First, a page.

Is My House Haunted?

Matthew Brady
Written by Matthew Brady
Updated March 3, 2016
historic house, Queen Anne, bungalow house
Before you buy any home, but especially with older homes, ask your Realtor about any reports on paranormal activity or crimes that have happened in the house. (Photo courtesy of Holmes Palacios)

Realtors advise buyers to ask as many questions as possible about a home's history before you buy.

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Add one more item to your home-buying checklist: "Ask agent about ghosts."

Pepper Partin thought she knew everything about her new home until she found out it was on the Irvington Ghost Tour.

Turns out her home sits on land once rented by the man often called America's first serial killer, H.H. Holmes. In the 1890s, he killed and disposed of at least one of his 27 victims — a 10-year-old boy — on her Julian Avenue property outside Indianapolis.

"When I found out that we were on the ghost tour, I was a little angry that nobody told us about it, nobody disclosed anything," Partin says.

How much does a Realtor have to reveal?

Every state has its own real estate laws, so it's going to depend on where you live as to what your Realtor is required to tell you about a property. Indiana law requires no disclosure involving what the real estate industry calls "psychologically affected" or "stigmatized" properties.

However, an agent may not intentionally misrepresent a fact if asked a direct question about issues, such as if someone has ever died on the property or a felony has been committed on it. A real estate agent also can refuse to answer.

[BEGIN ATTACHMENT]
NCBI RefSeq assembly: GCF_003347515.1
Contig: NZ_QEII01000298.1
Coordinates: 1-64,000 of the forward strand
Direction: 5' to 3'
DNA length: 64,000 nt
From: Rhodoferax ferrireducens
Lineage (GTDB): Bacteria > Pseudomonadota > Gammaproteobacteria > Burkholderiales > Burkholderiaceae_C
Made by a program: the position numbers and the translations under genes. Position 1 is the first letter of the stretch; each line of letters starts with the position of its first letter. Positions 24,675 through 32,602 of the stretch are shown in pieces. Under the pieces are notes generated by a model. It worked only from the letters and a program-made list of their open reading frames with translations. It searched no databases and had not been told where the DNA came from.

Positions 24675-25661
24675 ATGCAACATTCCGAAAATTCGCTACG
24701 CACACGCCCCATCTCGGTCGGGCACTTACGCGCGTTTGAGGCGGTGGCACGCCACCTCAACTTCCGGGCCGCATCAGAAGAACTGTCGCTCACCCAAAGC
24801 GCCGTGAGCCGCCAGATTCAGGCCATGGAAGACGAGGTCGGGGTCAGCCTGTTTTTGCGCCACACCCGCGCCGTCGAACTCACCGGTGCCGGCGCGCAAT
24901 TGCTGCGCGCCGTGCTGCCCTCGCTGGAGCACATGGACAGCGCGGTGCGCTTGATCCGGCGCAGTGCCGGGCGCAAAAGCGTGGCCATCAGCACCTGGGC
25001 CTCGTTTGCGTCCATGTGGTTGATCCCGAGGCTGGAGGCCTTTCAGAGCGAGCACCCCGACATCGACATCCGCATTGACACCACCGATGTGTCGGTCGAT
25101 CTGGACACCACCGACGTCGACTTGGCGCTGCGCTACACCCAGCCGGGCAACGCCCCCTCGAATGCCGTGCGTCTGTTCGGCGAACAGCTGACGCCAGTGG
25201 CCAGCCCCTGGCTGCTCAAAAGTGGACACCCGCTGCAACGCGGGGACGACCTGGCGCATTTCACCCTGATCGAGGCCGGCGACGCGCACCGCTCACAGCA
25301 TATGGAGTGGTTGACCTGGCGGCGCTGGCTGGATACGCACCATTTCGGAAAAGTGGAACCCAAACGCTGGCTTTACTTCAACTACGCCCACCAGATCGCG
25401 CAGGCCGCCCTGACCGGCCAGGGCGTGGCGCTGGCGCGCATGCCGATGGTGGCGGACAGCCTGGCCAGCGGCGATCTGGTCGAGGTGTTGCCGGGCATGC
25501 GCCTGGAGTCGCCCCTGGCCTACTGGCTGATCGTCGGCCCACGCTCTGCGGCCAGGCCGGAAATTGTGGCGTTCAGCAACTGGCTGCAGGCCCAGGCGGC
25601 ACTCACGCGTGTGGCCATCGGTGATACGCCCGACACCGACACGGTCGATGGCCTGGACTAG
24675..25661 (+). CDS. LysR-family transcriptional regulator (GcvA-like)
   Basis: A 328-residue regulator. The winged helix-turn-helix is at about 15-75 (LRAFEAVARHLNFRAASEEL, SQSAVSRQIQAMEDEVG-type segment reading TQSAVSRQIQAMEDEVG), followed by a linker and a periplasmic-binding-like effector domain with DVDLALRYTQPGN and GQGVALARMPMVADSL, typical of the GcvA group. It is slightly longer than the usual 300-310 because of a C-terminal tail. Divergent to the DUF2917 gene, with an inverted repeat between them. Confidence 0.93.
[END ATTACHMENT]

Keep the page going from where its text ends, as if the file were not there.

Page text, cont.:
Jill S. Beitz, a Realtor in the Greenwood, Indiana, office of F.C. Tucker Co. Inc., advises homeowners to ask as many questions as possible.

"We'll go chat with the neighbors," she says. "They are a huge wealth of information as far as what's going on with the house."

Realtors follow a code of ethics

The National Association of Realtors' code of ethics also requires its licensed agents to avoid "exaggeration, misrepresentation or concealment of pertinent facts" relating to a property.

In its online tip sheet for agents, the association cites a Texas case in which the sellers were forced to buy back their house because they did not disclose that a next-door neighbor had a habit of leaving her house naked and cursing loudly.

"If in doubt, disclose, disclose, disclose," Beitz says. "Because I can guarantee, as soon as a new buyer buys a house, the neighbors are going to come running over as fast as they can and say, 'Guess what, there's been a paranormal investigation team at this house' or 'There's been a crime team here.' Neighbors will blab."

Partin's situation ended amicably. She learned the history of her property (the original Holmes house was demolished long ago) from the ghost tour organizers and also was able to share a few ghost stories of her own. The house truly is haunted, she says. Kitchen drawers open and close — her cat got trapped in one. Beds sometimes turn down and an iron skeleton key inexplicably bent itself in half.

But the ghosts are benevolent, she says, and she and her partner, Wendi Garringer, have made their peace with them. They have no regrets about buying the house, but say a friendly heads-up from the sellers would have been nice.

"If somebody had said, 'By the way, there's a little bit of ghost activity, and by the way, you are on the ghost tour, I might have thought, 'OK, that's kind of neat. We love the house. We'll go ahead and buy it."

Editor's note: This is an updated version of an article originally posted on September 17, 2010. 

Do you think your house is haunted? Tell us why in the comments section below.

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